This year’s Elite Gym Massilia, held over the weekend in Marseille, France, saw the hometown ladies pick up the team medal in the Masters competition, followed by a young Russian team and then the Romanian team in third.
France’s A team saw strong performances from all four members, including 2015 worlds team members Marine Brevet, Loan His, and Claire Martin alongside junior Marine Boyer, who will become a senior next year. His in particular seems to thrive under the support of a home crowd, delivering hit routines on beam and bars (her specialty) along with a very clean FTY and a fun floor routine with just a couple of bounces back on tumbles.
Martin performed beautifully on beam and floor, qualifying first into the beam final and displaying some gorgeous balletic work and a wonderful toe point, while veteran Brevet hit on all four pieces to finish third all-around, despite landing out-of-bounds on her double layout. Newcomer Boyer displayed some complex work on beam, scoring a 13.95 with a 6.2 d-score (counting big balance checks on her L turn and side somi) and she hit her three other events to help the team to gold.
In second were the Russians, with a fifty-fifty performance from their mostly junior squad. Let’s start with the good! Natalia Kapitonova showed some beautiful work, qualifying first into the bars final with a 15.3 for her fluid, well-executed routine. Her beam routine was slightly tentative, with a big wobble after the side-somi, but she hit her series well. Her floor routine was very pretty, including a whip whip double tuck, 2.5 to punch front (slightly out of control on the landing), a pretty good attempt at a triple Y turn, 1.5 to front pike, and a double pike, and she had a very neat FTY, finishing fourth in the all-around.
Unofficial Russian Cup champion Angelina Melnikova also had a great performance, with an okay DTY, a gorgeous bar routine (earning a 15.0…she and Kapitonova were the only two gymnasts to reach a 15 on any apparatus), and good work on beam with a wobble after her layout series, a well-executed double spin, and good fluidity throughout the whole routine. Her Kalinka-Malinka floor routine was well-received by the crowd, and she finished first all-around with a total score of 57.5.
Onto the less fortunate…EYOF champion Daria Skrypnik didn’t have a stellar day, looking slightly uninspired and failing to make the bars final after falling on her piked Jaeger and displaying some foot and leg form problems.
However, worlds alternate Evgenia Shelgunova – the only senior on the team – had the worst day of all. She started out well on floor (her Memmel turn was a thing of beauty!), but then she fell on her DTY and went on to perform a disastrous bar routine. She repeated a messy Tkachev after failing to connect the first time to a downright terrifying pak salto, and followed that with one of the scariest falls I’ve seen in quite a while. Over on beam, she had another fall on her side aerial and left the podium looking completely dejected.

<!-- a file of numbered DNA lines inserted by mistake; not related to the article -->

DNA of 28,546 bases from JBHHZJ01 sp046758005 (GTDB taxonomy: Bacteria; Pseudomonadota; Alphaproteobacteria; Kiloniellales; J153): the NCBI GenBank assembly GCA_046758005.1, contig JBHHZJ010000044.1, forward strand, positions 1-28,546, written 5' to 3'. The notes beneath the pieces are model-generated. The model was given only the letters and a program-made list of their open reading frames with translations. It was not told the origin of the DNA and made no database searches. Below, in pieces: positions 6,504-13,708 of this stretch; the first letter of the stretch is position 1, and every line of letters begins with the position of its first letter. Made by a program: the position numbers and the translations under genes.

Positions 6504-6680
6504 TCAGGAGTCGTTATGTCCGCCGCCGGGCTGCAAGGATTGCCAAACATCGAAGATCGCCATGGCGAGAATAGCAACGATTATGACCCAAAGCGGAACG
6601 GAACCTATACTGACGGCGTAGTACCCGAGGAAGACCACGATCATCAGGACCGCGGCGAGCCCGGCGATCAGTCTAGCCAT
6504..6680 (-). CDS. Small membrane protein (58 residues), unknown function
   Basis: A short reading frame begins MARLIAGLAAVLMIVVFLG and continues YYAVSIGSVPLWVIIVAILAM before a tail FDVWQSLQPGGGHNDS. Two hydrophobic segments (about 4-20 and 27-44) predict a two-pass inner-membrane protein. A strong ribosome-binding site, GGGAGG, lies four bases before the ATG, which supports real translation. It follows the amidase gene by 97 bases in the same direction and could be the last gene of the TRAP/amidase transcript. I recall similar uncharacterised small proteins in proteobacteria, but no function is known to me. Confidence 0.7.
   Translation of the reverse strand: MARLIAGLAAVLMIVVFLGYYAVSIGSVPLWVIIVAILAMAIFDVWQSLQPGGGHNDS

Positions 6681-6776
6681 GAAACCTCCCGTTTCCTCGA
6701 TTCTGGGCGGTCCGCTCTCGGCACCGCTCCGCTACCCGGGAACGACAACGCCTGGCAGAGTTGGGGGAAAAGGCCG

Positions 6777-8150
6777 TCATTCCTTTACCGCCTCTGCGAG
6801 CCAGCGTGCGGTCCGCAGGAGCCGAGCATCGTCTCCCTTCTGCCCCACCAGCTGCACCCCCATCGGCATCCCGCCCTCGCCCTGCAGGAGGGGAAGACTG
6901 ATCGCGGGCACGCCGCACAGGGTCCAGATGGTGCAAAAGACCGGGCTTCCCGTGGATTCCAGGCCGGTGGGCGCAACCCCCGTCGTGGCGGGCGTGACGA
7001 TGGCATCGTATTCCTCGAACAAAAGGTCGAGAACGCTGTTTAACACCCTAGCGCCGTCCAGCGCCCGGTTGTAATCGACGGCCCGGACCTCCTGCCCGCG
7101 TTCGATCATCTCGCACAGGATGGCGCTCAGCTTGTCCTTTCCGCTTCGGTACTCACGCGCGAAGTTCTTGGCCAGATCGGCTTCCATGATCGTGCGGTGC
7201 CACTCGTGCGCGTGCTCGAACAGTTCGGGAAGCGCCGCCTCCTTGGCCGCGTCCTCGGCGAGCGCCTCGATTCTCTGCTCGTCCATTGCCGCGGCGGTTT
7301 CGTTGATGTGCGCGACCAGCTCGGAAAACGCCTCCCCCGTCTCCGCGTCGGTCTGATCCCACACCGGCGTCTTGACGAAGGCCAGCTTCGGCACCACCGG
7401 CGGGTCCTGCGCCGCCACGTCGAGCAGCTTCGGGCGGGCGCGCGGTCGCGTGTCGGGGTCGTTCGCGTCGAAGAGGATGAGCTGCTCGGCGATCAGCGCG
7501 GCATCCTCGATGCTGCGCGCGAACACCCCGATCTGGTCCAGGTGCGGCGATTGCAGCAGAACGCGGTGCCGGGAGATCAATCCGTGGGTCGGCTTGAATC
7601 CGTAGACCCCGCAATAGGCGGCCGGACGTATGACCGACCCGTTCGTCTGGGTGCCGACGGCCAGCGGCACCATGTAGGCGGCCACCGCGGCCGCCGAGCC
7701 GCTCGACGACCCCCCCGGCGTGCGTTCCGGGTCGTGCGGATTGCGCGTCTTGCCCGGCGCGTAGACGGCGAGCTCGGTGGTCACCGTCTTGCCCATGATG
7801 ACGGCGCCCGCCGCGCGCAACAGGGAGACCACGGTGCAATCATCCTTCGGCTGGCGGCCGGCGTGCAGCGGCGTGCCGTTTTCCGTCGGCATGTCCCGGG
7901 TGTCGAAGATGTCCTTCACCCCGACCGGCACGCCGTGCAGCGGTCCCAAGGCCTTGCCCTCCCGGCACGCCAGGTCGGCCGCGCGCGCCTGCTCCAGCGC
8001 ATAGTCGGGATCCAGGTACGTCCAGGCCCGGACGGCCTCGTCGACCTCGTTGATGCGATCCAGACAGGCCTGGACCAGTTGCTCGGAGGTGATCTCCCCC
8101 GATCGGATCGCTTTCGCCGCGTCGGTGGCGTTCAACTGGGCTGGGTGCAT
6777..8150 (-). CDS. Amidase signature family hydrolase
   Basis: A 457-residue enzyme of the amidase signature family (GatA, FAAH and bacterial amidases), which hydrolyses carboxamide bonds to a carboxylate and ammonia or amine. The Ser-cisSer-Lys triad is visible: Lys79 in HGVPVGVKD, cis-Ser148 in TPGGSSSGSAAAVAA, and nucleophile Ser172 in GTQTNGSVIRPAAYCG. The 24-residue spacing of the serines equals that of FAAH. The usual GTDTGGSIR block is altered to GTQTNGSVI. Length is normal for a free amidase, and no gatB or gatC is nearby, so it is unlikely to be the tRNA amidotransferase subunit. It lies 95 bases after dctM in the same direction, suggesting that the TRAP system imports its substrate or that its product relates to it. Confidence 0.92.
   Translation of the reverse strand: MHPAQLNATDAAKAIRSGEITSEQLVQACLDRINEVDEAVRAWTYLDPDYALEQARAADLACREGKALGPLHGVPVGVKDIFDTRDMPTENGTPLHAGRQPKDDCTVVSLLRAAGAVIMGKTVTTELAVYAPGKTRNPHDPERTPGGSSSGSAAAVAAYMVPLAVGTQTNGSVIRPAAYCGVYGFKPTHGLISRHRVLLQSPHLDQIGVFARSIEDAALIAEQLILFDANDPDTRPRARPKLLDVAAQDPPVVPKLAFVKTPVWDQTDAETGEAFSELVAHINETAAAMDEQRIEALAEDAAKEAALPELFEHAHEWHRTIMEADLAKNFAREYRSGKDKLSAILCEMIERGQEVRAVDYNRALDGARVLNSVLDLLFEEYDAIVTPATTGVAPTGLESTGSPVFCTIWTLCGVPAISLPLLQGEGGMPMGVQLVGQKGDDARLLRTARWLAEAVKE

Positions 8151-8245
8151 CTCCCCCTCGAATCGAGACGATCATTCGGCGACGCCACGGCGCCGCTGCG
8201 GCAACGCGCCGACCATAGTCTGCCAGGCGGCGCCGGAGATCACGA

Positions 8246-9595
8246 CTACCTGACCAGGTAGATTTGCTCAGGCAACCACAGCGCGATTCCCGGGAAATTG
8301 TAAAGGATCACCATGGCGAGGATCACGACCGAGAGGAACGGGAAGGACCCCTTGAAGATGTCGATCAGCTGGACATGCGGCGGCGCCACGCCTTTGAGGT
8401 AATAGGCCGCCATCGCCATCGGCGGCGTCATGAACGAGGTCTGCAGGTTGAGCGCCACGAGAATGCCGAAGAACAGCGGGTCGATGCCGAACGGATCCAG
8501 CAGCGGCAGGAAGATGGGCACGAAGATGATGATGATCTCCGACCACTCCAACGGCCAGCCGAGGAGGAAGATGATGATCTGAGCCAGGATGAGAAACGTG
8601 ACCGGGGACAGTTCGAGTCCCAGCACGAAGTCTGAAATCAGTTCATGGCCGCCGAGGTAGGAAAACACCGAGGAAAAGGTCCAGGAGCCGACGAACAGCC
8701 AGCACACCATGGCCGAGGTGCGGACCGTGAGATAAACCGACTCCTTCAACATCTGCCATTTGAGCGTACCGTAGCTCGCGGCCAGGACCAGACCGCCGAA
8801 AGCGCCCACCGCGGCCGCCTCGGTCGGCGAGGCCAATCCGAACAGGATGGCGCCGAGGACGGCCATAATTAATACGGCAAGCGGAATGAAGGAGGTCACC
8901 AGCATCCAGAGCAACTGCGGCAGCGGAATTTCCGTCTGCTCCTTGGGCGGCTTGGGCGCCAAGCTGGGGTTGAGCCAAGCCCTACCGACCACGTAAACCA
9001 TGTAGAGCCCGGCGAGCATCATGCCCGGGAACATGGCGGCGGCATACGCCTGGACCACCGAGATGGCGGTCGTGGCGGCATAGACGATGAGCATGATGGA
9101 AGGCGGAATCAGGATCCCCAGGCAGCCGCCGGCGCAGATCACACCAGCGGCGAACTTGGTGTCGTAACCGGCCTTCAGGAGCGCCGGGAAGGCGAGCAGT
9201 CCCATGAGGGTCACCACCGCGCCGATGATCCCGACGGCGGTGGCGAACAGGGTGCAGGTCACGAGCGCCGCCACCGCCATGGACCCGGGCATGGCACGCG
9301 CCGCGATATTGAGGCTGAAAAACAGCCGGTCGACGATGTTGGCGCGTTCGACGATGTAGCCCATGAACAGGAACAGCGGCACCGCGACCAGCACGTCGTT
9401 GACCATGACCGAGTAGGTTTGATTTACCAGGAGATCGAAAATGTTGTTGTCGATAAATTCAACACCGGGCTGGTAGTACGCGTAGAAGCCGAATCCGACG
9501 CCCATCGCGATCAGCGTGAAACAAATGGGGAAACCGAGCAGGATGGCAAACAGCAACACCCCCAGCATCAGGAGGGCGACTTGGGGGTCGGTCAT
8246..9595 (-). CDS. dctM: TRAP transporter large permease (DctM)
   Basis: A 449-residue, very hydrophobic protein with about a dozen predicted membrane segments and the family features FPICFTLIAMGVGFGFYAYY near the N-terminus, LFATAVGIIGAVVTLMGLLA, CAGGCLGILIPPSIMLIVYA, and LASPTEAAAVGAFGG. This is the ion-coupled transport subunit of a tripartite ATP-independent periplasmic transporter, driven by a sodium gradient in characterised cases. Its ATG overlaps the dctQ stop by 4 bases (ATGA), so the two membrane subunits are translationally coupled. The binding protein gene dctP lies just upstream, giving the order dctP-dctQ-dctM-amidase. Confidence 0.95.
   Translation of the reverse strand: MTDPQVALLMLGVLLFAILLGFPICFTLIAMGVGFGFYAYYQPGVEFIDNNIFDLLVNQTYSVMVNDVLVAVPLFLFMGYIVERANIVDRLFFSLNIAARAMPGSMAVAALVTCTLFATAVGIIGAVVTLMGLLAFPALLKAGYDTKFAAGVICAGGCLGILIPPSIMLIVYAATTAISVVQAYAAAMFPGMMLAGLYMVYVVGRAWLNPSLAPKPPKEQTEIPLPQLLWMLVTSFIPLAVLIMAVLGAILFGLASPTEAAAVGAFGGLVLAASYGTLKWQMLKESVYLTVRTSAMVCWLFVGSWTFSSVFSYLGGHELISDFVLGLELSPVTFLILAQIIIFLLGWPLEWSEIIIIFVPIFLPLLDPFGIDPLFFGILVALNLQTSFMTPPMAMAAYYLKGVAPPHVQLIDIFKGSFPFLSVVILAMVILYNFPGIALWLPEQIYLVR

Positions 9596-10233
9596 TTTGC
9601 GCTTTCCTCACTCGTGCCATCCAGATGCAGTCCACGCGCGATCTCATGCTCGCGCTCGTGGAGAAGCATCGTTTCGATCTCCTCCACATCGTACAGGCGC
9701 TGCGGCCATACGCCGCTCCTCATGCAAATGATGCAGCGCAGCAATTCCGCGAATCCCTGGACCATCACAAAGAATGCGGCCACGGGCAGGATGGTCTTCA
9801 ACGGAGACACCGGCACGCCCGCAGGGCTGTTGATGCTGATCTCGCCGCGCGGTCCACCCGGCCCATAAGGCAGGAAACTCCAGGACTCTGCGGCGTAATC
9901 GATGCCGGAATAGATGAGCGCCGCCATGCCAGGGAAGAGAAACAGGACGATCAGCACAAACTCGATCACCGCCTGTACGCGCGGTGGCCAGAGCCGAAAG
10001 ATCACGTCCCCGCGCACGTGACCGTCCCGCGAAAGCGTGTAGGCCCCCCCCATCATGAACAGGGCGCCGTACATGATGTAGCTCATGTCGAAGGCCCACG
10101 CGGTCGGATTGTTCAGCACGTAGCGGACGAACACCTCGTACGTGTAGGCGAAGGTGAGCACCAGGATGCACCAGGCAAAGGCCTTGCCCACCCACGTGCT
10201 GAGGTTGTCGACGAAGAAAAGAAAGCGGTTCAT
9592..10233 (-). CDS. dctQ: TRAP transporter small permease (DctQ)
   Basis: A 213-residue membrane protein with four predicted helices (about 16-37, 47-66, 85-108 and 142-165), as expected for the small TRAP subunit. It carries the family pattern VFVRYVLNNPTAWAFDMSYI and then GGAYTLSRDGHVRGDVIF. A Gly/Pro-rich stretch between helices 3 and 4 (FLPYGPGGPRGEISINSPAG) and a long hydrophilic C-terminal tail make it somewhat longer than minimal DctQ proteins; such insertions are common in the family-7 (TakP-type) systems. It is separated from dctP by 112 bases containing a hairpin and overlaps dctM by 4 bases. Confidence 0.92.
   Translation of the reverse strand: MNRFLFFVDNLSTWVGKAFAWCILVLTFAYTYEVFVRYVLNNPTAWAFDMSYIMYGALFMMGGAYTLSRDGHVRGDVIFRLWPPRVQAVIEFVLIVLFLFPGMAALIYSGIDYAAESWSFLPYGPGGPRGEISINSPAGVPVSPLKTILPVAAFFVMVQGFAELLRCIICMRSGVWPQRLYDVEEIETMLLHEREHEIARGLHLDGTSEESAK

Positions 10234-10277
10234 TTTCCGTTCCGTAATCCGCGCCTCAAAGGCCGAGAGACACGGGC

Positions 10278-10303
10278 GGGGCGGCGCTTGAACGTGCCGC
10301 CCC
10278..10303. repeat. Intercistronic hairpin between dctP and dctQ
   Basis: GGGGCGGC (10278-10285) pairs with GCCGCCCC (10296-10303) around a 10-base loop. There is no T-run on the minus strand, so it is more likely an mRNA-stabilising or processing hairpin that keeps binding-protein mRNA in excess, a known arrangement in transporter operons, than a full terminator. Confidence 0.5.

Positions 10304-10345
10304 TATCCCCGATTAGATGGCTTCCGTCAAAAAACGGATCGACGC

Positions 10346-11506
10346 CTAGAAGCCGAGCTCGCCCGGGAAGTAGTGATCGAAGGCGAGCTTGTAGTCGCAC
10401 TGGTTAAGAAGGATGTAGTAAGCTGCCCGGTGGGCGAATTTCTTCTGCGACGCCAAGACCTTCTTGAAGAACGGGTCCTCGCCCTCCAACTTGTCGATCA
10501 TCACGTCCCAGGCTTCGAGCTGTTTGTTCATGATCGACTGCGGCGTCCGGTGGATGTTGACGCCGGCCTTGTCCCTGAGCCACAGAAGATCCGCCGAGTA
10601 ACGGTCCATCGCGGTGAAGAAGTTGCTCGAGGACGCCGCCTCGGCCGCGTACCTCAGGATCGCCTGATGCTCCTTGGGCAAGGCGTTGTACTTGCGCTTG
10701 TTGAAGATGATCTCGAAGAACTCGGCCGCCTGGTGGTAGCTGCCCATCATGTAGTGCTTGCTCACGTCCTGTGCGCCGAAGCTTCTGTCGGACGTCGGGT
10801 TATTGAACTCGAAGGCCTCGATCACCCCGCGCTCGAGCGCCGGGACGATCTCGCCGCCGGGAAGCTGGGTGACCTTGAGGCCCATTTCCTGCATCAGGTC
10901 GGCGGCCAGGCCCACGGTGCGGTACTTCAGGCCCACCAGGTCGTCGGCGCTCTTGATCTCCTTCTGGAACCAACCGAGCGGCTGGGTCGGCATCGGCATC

Team Romania, led by Diana Bulimar, came in third. Laura Jurca didn’t have the best day, falling on her DTY and having a few bounce-outs of her tumbles on floor, but she hit bars cleanly and had a good beam routine to finish eighth all-around.
Juniors Maria Holbura and Andreea Ciurusniuc had similar performances to each other – FTYs (Holbura had slightly wild legs), Romanian bar routines (Ciurusniuc has arguably more dynamism but a lot of form issues, whereas Holbura has more release moves but everything looks like a big effort – still, they stayed on!), one fall each on beam in their otherwise neat and tidy routines, and precise but uninspired floor routines.
Bulimar, however, emerged as the star of the weekend. Probably the most experienced gymnast at the meet, she has grown to be a consummate professional. She hit all four of her routines beautifully (only an FTY and she appears to have removed the Church from her bars routine), and did a wonderful job as team captain, supporting her younger teammates whole-heartedly and displaying great sportsmanship toward the other teams. Her bronze all-around medal was well-deserved.
In fourth place was the entirely junior team from Belgium. EYOF silver medalist Axelle Klinckaert had an unfortunate fall on beam, but her crazy “I’m-a-frog!” floor routine delighted the crowd, receiving the biggest round of applause of any non-French competitor, and she was clean on vault and bars to finish 11th all-around.
The tall and elegant Nina Derwael sadly fell on her van Leeuwen on bars, keeping her out of event finals on her best event, though with a 6.6 d-score, she still managed to score a 14.05. Her work featured a shaposh to incredibly lovely Bhardwaj, Chow half, straddle Jaeger, stalder Tkachev to pak, and a full-in dismount in addition to the ill-fated van Leeuwen.
Senna Deriks showed some powerful tumbling on floor but had a fall on bars, and Julie Meyers had some lovely work but not a great performance, counting three falls on beam and two on floor. This is definitely a team to watch, especially as Klinckaert and Derwael enter the senior ranks next year.
The Italian women placed fifth, with seniors Enus Mariani and Elisa Meneghini accompanying 2001-born juniors Martina Maggio and Francesca Linari, who will not be eligible for Rio. It’s a shame, because they both have some potential! Maggio was strong on vault and bars, but had a fall on her double pike on floor, whereas Linari fell on a full-in on floor and again on her beam dismount. Falls aside, however, they showed some excellent work and were impressive overall.